(d) Wildlife Photography
(e) Environmental Education
(f) Interpretation

5) Law Enforcement Plan …..…. Initiate and Complete by June 2003

6) Population Management Plan …..…. Complete by June 2004

(a) Wildlife Inventory . In Progress
(b) Furbearer Management
(c) Nest Boxes
(d) Endangered Species Recovery
(e) Marking and Banding
(f) Propagation and Stocking


Minimum Standard: 13 FTE's -- Existing Permanent Staff: 6 FTE's(unshaded) Unfilled Positions: 7 FTE's (shaded)

 

Compatibility Determinations

The Refuge Manager will usually complete compatibility determinations as part of the comprehensive conservation plan or step-down management plan process for individual uses, specific use programs, or groups of related uses described in the plan. When we add lands to the Refuge System, the Refuge Manager assigned management responsibility for the land to be acquired will identify prior to acquisition the existing wildlife- dependent recreational public uses (if any) determined to be compatible that we will permit to continue. However, since we will not be addressing land acquisition in this document, and instead will be preparing a subsequent Land Protection Plan (LPP), Service policy states that the compatibility determinations should be made in conjunction with the preparation and release of the appropriate pre-acquisition realty documentation, prepared pursuant to NEPA.

Compatibility determinations in existence prior to the effective date of the compatibility policy will remain in effect until and unless modified and will be subject to periodic reevaluation. We will not initiate or permit a new use of a national wildlife refuge or expand, renew, or extend an existing use of a national wildlife refuge, unless we have determined that the use is a compatible use and that the use is not inconsistent with public safety.

We do not require a compatibility determination for refuge management activities as defined by the term "refuge management activity" except for "refuge management economic activities." Examples of refuge management activities that do not require a compatibility determination include: prescribed burning; water level management; invasive species control; routine scientific monitoring, studies, surveys, and censuses; historic preservation activities; law enforcement activities; and maintenance of existing refuge facilities, structures, and improvements.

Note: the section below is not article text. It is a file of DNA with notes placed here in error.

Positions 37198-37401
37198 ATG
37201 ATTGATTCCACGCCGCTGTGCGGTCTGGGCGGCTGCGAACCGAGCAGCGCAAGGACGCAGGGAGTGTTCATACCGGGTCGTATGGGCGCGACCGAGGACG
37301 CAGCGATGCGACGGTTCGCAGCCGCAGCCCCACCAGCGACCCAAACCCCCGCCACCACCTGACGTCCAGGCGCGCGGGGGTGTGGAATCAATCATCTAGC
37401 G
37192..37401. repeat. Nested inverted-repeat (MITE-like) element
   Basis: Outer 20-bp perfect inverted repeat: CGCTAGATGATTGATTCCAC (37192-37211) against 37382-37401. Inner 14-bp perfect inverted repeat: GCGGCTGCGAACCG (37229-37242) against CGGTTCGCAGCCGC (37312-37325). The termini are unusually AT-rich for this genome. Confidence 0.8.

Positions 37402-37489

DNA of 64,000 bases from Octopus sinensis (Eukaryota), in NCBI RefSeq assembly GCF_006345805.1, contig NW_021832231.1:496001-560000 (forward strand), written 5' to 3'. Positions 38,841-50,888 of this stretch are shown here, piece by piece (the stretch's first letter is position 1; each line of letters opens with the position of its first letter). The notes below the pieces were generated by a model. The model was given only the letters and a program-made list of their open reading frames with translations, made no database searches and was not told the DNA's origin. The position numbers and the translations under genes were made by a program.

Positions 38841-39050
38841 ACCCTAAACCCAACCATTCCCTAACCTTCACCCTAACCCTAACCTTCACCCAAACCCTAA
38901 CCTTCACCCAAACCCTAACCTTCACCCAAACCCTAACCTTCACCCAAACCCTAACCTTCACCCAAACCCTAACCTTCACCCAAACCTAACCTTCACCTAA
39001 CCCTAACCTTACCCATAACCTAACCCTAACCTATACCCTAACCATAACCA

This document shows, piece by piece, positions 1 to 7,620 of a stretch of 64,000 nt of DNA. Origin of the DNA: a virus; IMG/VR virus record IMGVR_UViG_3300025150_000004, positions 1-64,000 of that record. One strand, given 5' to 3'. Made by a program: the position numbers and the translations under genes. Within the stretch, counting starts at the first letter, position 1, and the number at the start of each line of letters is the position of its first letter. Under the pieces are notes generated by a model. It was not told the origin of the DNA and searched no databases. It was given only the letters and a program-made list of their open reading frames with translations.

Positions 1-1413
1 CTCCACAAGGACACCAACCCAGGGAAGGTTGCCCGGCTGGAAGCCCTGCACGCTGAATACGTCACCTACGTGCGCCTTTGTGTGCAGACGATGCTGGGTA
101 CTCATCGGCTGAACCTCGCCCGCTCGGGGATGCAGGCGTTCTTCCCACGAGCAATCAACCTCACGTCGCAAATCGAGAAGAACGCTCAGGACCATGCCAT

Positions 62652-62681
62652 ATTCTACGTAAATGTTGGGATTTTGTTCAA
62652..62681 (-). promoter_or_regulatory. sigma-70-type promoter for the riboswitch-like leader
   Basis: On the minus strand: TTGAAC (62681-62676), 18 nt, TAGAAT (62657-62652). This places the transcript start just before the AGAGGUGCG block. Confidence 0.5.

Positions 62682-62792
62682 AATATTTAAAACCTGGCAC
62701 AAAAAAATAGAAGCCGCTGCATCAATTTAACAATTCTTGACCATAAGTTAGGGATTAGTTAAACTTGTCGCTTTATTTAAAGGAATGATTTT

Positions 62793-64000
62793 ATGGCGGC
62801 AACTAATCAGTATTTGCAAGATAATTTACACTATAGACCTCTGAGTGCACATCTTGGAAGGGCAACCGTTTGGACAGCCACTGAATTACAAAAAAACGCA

Plan Performance

The National Wildlife Refuge System Improvement Act requires that the Service monitor fish, wildlife, and plants on refuges in order to establish status and trends of both resident and migratory wildlife. Monitoring is an essential component of this plan, and specific strategies have been integrated into the previously described goals and objectives. All habitat management activities will be monitored to assess whether the desired effect on wildlife and habitat components has been achieved. Baseline surveys will be established for other species of wildlife for which existing or historical numbers are not well known. It also may be important to begin studies to monitor the response of wildlife to increased visitor use. Management of projects is dependent on monitoring and evaluation to sustain the function and dynamics of the forested floodplain, maintaining biological diversity, protecting target species, and providing a variety of wildlife-dependent recreation and education experiences of value to visitors. Information derived from monitoring and evaluation will enable managers to adjust and test the management objectives outlined in this plan.

This plan would be reviewed annually to determine the need for revision and adjust and set priorities. Revisions to the plan would be subject to National Environmental Policy Act review, as well as public review. Management performance is documented in annual narratives. A new plan is required after 15 years.

Partnership Opportunities